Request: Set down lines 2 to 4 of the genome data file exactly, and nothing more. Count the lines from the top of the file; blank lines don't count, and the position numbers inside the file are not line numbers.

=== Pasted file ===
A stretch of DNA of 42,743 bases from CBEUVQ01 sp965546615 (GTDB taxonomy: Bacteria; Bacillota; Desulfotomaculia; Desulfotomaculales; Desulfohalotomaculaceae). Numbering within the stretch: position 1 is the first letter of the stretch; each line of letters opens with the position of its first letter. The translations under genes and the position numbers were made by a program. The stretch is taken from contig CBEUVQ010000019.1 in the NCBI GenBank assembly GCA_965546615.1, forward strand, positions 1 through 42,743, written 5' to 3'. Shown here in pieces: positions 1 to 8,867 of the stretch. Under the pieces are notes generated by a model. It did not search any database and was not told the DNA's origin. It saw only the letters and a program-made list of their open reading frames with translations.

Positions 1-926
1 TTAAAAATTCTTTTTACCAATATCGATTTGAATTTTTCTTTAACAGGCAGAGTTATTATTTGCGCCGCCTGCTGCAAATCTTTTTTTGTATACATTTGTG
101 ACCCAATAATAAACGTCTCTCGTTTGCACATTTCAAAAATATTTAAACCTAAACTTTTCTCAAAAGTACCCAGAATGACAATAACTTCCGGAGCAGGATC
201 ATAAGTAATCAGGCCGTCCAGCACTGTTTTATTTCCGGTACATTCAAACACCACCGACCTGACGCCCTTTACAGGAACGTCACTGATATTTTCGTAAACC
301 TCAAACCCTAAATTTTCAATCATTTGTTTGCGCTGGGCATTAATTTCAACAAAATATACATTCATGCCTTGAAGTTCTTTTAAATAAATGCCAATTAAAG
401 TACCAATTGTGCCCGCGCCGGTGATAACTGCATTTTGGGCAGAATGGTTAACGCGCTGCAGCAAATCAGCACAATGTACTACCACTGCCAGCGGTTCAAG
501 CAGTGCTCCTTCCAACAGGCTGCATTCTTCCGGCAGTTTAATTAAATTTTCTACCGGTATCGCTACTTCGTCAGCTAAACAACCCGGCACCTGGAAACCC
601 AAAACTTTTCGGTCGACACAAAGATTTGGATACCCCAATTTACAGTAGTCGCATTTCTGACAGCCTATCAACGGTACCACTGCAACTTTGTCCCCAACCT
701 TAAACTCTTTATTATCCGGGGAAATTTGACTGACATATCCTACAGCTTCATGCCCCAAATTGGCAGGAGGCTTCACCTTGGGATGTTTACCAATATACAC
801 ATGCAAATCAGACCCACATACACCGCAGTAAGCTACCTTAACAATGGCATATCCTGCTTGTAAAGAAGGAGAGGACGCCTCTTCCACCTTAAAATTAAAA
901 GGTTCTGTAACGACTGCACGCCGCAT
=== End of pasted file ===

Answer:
Positions 1-926
1 TTAAAAATTCTTTTTACCAATATCGATTTGAATTTTTCTTTAACAGGCAGAGTTATTATTTGCGCCGCCTGCTGCAAATCTTTTTTTGTATACATTTGTG
101 ACCCAATAATAAACGTCTCTCGTTTGCACATTTCAAAAATATTTAAACCTAAACTTTTCTCAAAAGTACCCAGAATGACAATAACTTCCGGAGCAGGATC